Police Chief Tim Gannon and Officer Kim Potter both resigned from their positions in the Minnesota city of Brooklyn Center after two consecutive nights of rioting and looting in response to the deadly shooting of 20-year-old Daunte Wright, Mayor Mike Elliott announced at a news conference Tuesday.
Gannon made the decision Monday to release body-camera footage showing the fatal encounter. A female officer can be heard yelling, “Taser, Taser, Taser,” before a single shot goes off. The police chief said at a previous news conference Monday that he believed the officer intended to grab her Taser, but reached for her handgun instead, categorizing the incident as an “accidental discharge.”
The Minnesota Bureau of Criminal Apprehension, which advised Gannon not to release the footage so soon, identified Potter as the officer who was involved by Monday evening. The city of Brooklyn Center saw a second consecutive night from Monday into early Tuesday of rioting and looting that spilled over into Minneapolis as the trial for Derek Chauvin continues for a third week.
Minnesota State Patrol, Minneapolis Police and Hennepin County Sheriff’s Deputies arrested 34 people Monday night, Operation Safety Net announced Tuesday. Arrests were for unlawful assembly.
Wright was fatally shot during a traffic stop conducted Sunday afternoon just 10 miles from where George Floyd was seen in viral bystander video pinned to the pavement by Chauvin’s knee on May 25, 2020. Floyd later died in custody. Tensions remain high in the region, and Operation Safety Net, the public security plan set in place for the trial, was heightened to Level 3.
On Tuesday, Elliott also used his press conference to call on Minnesota Gov. Tim Walz to move the case from Washington County to the jurisdiction of state Attorney General Keith Ellison. Elliott said the case was referred in Hennepin County, but that prosecutor’s office declined to take the case. It remains unclear whether Potter will face criminal charges in Wright’s death.
By Tuesday afternoon, just over 2,000 Minnesota National Guardsmen are on duty to assist local authorities “in maintaining peace, with more service members coming on duty over the next few days.”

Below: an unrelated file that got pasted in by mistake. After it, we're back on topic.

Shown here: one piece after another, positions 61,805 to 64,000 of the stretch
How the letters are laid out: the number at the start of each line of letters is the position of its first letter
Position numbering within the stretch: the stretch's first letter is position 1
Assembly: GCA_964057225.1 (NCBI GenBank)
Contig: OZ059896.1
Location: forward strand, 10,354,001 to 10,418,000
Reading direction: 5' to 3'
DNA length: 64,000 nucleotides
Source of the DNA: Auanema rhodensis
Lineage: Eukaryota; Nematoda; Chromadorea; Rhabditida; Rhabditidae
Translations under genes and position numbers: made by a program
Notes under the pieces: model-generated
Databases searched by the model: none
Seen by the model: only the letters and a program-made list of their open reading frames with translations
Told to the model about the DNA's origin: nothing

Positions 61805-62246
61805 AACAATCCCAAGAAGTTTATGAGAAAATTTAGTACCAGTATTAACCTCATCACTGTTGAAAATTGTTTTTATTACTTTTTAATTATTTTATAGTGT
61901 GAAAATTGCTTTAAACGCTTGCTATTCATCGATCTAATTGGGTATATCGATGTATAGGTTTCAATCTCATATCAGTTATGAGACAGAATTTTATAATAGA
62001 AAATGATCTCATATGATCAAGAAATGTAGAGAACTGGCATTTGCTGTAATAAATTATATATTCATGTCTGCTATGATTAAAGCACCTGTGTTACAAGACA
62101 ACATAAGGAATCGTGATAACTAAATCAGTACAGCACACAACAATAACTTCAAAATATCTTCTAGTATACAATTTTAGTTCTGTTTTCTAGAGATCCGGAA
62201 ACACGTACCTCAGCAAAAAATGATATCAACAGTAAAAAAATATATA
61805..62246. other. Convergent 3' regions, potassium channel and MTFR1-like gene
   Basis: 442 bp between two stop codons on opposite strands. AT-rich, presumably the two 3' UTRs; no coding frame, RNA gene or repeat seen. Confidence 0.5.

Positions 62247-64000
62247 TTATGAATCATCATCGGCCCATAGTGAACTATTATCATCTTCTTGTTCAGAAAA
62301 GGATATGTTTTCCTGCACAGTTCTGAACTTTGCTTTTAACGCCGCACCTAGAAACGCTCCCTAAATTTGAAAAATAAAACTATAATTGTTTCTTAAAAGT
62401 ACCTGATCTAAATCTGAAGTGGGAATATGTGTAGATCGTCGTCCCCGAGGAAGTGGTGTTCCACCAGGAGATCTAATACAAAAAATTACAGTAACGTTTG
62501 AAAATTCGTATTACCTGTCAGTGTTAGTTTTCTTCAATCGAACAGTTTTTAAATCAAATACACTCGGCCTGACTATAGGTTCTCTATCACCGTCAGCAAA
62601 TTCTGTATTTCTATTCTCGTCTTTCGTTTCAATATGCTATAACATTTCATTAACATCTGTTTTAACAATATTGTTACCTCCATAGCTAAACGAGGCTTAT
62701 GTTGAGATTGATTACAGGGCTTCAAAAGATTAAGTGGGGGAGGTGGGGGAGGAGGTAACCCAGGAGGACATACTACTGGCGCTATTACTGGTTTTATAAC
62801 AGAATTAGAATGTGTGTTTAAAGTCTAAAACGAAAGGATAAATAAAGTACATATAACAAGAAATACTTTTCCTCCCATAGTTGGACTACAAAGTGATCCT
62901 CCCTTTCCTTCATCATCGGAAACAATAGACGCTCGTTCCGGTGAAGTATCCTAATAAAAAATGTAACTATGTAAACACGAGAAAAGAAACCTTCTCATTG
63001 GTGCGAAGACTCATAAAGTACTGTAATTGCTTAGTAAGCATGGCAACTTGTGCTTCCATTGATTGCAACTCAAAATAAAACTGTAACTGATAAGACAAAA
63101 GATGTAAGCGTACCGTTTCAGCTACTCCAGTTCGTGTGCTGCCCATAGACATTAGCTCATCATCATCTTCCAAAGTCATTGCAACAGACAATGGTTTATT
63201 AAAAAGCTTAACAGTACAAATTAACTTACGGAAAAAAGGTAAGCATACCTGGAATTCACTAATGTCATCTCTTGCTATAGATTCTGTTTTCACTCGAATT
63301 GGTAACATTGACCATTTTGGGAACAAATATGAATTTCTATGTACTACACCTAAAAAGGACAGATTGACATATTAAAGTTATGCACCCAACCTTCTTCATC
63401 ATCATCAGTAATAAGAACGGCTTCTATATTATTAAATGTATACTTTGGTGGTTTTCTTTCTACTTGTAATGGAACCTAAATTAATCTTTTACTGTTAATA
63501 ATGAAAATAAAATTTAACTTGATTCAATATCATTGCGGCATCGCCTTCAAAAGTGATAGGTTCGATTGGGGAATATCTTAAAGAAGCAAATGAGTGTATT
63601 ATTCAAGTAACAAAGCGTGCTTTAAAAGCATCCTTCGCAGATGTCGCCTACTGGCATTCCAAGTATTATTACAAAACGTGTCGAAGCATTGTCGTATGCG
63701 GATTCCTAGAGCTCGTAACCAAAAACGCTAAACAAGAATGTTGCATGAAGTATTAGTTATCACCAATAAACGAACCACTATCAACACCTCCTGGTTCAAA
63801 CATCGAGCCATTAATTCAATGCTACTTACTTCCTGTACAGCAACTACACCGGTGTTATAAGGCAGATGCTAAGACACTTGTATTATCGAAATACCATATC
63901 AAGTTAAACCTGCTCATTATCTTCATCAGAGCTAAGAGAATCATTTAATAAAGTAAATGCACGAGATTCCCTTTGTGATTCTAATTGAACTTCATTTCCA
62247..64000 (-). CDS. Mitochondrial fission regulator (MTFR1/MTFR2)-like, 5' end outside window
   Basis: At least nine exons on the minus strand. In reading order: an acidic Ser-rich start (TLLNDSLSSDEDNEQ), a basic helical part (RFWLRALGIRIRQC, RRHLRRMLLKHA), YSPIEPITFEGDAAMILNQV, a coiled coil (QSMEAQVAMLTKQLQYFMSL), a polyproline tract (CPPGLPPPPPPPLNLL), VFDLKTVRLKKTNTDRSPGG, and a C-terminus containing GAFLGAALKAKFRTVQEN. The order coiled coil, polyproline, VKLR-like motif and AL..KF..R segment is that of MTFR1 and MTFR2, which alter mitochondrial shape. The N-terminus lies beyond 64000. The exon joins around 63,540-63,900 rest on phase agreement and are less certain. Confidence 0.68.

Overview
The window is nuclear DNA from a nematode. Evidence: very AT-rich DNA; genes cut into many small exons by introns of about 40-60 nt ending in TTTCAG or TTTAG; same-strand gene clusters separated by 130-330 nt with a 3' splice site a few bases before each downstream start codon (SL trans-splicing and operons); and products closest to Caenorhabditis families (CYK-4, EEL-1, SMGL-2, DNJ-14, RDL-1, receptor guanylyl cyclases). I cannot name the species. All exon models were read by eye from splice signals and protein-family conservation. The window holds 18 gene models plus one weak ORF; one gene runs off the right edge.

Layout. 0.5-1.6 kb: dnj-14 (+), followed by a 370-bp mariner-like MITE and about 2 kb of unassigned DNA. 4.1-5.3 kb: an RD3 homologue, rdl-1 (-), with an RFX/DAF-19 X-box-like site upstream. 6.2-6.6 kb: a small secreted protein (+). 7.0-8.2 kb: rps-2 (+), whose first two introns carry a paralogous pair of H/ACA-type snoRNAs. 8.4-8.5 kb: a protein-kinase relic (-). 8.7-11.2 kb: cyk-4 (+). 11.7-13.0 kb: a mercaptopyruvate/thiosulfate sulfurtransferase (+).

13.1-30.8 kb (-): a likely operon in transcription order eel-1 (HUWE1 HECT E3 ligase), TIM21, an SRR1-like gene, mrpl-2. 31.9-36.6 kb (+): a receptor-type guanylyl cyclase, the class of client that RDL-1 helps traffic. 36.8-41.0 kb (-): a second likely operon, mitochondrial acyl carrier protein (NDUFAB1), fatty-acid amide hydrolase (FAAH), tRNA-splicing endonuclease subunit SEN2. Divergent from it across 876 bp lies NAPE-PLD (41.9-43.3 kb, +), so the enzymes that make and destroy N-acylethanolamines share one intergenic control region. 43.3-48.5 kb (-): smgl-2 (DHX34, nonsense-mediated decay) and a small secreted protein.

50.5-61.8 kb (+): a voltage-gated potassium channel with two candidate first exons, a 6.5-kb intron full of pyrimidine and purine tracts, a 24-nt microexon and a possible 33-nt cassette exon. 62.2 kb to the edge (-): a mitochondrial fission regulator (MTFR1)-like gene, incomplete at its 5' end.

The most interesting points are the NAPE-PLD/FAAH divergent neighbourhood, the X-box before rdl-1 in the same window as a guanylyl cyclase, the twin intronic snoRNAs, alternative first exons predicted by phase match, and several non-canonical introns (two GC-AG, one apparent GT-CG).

Elliott, whose mayoral office assumed “command authority” over the police department by Monday evening, appointed Tony Gruenig, who has been with the force for 19 years, as Acting Chief of Police, following Gannon’s resignation. Another commander was appointed to assist the acting chief with the ongoing unrest in the city.
“Yesterday, I was able to speak with Daunte Wright’s father and express our condolences on behalf of the city. I want to bring you all up to speed on a number of events that transpired yesterday, including events that transpired today,” Elliott said Tuesday. “That is our commitment is to continue to be open and transparent and continue to provide information on this evolving crisis.
“Yesterday, the City Council of Brooklyn Center met in session and took a series of actions to address the current crisis that included a vote in which the council voted to streamline the chain of command with the department,” the mayor continued. “I voted to, according to our city, in accordance with our city charter, have the command of the police department under the office of the mayor.”
Elliott said the council then took action to relieve the city manager of his duties, which included responsibility and command over the police department “until yesterday.” The city council passed a second resolution Monday “in support of relieving the police chief and the officer who was involved in the shooting,” Elliott said.
In an emergency meeting Monday, Brooklyn Center City Council voted 4-1 to fire city manager Curt Boganey over his response to protests following Wright’s death. Dr. Reggie Edwards was named the new acting city manager. Councilmember Dan Ryan was the only member who voted against the measure. After Elliott stepped out to deal with a “public safety matter,” the council voted 3-1 to pass a recommendation to fire the police chief. Councilmember Kris Lawrence-Anderson voted against that recommendation, CCX Media reported.
The press conference Tuesday included several individuals who began shouting off-camera at Elliott during the portion of time the mayor left to take questions from reporters.
“We want to send a message to the community that we’re taking this situation very seriously… although things haven’t unfolded in the way we thought ultimately they should unfold, we’re hoping that we’re turning over a new leaf now,” Elliott said, referencing the civil unrest that’s transpired. The mayor said he supported developing an approach that is “community based” and involves working with strong voices or influencers in the community in partnership with the new leadership now in place at the police department.
“But to do so in a way, you know that their anger is channeled to protesting,” Elliott continued. “And we want the community to know that this leadership for the department here, these are two individuals who are in the acting chief in particular. They both are committed, committed to engaging the community, engaging people who are out here protesting.”
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